A photo of Hogan Court in Bedford, looking southeast, from the staff presentation to the community councils last month.

A Halifax developer is asking the provincial utility and review board to overturn two community councils’ decisions to deny its application for more residential units in Bedford.

Cresco Holdings Ltd. — the developer behind subdivisions like the Parks of West Bedford and the Ravines of Bedford South — applied to the municipality to add more residential space to its project on Hogan Court, in the Larry Uteck area on the west side of Highway 102.

Cresco already had a development agreement from 2012 for residential and commercial development on the property. It’s building a 200-unit apartment building, a 110-unit hotel with convention space, and a grocery store.

That development agreement set a maximum amount of combined residential and commercial density for the surrounding area, and Cresco applied to HRM to amend the agreement to swap 162 people worth of commercial space for 72 residential units. In total, 272 residential units would be permitted in the area.

Municipal planner Meaghan Maund recommended in favour of the amendment.

“The maximum permitted population density will not change as a result of this proposal, only the ability to have additional residential units at the expense of less commercial density,” Maund wrote in the staff report.

“Therefore, staff recommend that the Halifax and West Community Council and North West Community Council approve the proposed amending development agreement.”

Both community councils, comprising 11 Halifax regional councillors, heard the application because the property falls within both of their two jurisdictions.

They considered the proposal at a joint meeting on Nov. 30, and both community councils voted against the proposal in separate votes.

“Halifax and West Community Council members explained that the development lacks active transportation and was not transit or pedestrian friendly,” say the minutes from the meeting.

“Members expressed traffic and environmental concerns, including increased greenhouse gas emissions and the impact on Kearney Lake. It was also unclear how the reduction of commercial density would occur.”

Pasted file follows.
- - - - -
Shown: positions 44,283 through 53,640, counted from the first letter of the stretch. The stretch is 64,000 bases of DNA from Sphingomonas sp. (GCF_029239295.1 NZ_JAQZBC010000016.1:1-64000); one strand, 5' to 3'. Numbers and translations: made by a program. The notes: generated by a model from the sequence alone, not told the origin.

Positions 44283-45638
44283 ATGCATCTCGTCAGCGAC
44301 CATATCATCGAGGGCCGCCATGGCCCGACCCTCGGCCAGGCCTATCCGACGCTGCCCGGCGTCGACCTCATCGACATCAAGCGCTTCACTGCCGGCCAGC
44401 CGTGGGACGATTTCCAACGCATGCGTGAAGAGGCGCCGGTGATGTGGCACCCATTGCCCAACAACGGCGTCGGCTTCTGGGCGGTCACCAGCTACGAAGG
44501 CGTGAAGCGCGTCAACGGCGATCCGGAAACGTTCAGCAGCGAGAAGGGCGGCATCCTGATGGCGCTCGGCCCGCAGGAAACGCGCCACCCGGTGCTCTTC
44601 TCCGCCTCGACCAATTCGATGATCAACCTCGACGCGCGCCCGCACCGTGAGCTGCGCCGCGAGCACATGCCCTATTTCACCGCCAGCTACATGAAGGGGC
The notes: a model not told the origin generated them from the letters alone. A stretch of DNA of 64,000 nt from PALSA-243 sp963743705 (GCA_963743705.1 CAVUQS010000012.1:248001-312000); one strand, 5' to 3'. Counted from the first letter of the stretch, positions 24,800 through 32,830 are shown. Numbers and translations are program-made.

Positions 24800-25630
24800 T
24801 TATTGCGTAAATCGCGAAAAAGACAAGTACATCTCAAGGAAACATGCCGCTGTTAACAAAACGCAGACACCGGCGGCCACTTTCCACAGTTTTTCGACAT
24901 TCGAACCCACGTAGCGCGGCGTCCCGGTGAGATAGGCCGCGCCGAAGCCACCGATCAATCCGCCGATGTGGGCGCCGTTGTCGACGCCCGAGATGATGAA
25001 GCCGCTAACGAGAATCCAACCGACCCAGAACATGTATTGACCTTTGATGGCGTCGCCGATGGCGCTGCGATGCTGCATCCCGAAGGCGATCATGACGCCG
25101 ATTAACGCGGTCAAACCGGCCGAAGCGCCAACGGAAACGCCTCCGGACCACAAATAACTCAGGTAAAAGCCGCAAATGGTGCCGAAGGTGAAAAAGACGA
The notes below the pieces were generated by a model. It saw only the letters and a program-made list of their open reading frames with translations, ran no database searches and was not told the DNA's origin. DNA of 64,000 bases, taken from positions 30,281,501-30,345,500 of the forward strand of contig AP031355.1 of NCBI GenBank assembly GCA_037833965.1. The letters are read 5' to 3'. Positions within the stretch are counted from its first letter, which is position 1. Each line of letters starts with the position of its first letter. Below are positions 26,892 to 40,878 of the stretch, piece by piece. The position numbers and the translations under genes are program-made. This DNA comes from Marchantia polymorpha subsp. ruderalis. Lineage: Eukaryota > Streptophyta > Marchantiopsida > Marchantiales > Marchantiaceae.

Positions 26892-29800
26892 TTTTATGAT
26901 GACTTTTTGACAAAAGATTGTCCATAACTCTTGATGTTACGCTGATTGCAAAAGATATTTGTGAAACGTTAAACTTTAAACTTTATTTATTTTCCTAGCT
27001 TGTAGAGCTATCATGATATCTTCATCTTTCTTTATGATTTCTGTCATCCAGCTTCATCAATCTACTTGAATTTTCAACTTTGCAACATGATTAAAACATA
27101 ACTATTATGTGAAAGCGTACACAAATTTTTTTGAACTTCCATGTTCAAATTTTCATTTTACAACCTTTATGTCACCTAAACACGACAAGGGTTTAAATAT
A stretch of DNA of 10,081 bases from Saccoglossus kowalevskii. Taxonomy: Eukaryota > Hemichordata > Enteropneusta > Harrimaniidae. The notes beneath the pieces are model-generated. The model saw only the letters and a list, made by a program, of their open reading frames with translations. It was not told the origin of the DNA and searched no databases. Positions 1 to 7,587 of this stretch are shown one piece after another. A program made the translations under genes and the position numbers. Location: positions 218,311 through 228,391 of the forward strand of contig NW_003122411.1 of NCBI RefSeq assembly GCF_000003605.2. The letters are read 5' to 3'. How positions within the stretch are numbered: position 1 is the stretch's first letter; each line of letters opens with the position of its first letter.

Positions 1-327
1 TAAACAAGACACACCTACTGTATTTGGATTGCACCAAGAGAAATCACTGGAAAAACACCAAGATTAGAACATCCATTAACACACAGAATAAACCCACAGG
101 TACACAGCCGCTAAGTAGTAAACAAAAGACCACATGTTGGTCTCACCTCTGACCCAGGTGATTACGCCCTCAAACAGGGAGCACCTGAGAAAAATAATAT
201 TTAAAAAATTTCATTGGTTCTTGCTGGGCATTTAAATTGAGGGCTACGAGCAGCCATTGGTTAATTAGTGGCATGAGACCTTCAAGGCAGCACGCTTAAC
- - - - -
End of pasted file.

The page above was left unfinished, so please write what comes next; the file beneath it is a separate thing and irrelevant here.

Likewise, “North West Community Council members expressed concerns around traffic, stormwater management and the lack of transit and active transportation.”

In a letter dated Dec. 7, Stewart McKelvey lawyer Robert Grant notified Nova Scotia’s Utility and Review Board (UARB) of Cresco’s intention to appeal the decisions by the community councils.

“These decisions do not reasonably carry out the intent of the municipal planning strategy and the intent of the development agreement,” Grant wrote. “The decisions were contrary to the recommendations and advice of the Director of Planning and Development of Halifax Regional Municipality. The reasons provided for the refusal of the amendment to the development agreement are not supported by either the intent of the municipal planning strategy or the intent of the development agreement.”

Grant notified the board that “Cresco will request that the Nova Scotia Utility and Review Board … allow its appeal and order the Community Councils to approve the amendment to the development agreement as applied for.”

After a preliminary hearing held by conference call on Tuesday, the UARB ordered on Wednesday that a hearing be scheduled for Feb. 4, 2021.

The parties will submit their evidence in January, the hearing will be held publicly by video conference on Feb. 4, and then the board will file a written decision afterward.

Zane Woodford

Zane Woodford is the Halifax Examiner’s municipal reporter. He covers Halifax City Hall and contributes to our ongoing PRICED OUT housing series. Twitter @zwoodford

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